Part IV. Chapter XXXI of the Code relates to actions in particularcases. The provisions of s.461 of the Code casts a specific duty toserve notice on those entitled to notice under the provision. Itstipulates –
a time period within which the notice must be given – one
a particular manner (ie) it must be written notice;
that the cause of action must be stated;
the name and address of the person intending to institutethe action must be stated; and
the relief claimed. I
I am inclined to respectfully agree with the view expressed byJayatillake, J. in Saiboo and Others v. Attorney-General (supra) thatthe objects of this provision are to afford an opportunity to the personconcerned to consider his position in regard to a claim and come toterms of settlement or settle the claim in full without taking the riskand trouble of litigation. In fact the parties in this case had failed toarrive at a settlement before the Conciliation Board according to theCertificate of the Chairman dated 29 September, 1974. It wouldappear therefore that the defendant-appellant was in any case fullyaware of the cause of action and the relief claimed by the plaintiff atthe time plaint was filed. Again s.416 does not require that the noticecontemplated should inform the recipient that it was a notice unders.461.1 am of the view that Form No. 71 containing the form of noticeis directory only. P7 may be conveniently disregarded as it fails tosatisfy the time frame contemplated by the Section which must beregarded as imperative. We have letter P6 which has been deliveredto the defendant well within the time frame aforesaid. It gives allrequired particulars of the claimant; it enumerates in quite sufficientdetail the cause of action and relief claimed. Indeed the plaint filed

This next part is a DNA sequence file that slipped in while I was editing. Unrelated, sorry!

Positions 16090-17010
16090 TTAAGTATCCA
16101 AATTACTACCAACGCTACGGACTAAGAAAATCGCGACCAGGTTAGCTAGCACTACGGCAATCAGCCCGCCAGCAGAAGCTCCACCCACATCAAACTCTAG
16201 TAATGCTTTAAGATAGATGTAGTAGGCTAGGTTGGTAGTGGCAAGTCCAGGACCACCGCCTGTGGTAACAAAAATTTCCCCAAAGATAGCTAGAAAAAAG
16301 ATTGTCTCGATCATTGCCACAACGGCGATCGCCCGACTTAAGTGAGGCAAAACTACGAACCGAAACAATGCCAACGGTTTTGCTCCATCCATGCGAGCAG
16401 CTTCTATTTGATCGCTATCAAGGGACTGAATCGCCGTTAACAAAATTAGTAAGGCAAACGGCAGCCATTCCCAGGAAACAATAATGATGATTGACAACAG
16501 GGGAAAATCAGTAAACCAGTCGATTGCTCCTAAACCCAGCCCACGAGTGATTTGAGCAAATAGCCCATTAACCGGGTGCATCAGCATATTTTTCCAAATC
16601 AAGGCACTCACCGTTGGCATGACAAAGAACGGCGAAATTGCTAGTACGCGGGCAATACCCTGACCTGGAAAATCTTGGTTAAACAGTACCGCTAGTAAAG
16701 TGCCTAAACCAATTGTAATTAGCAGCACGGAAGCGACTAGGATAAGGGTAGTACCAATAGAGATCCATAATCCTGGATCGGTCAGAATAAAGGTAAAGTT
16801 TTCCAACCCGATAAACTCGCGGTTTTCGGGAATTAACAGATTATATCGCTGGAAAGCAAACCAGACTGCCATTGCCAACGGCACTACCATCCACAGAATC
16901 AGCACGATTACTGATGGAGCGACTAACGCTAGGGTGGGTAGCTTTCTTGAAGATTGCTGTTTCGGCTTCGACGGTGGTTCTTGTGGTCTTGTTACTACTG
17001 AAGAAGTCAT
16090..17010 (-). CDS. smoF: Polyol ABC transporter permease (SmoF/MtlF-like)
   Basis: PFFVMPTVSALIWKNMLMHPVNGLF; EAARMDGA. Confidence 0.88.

Weerasirtghe v. De Silva (Bandaranayake, J.)
did in paragraph 8 claim that due notice had been given. This hasbeen repeated in the amended plaint filed. Thus it appears to me thatall the conditions set out in the section have been satisfied. The factthat P6 uses the language of a letter of demand and stipulates a timeframe of 7 days within which the demand should be met failing whichaction would be instituted cannot be said to have misled thedefendant or caused prejudice to him in any way as the section doesnot require attention being drawn to the fact that it is a notice unders.461. The particulars mentioned in P6 provided the defendant anopportunity to consider the claim and offer a settlement. In thecircumstances P6 in my view satisfies the requirements of s. 461 andcould be considered a valid notice within terms. The judgment of theCourt of Appeal is affirmed and this appeal is dismissed with costs.
FERNANDO, J. -1 agree.
KULATUNGA, J. -1 agree.
WEERASINGHE V. DE SILVA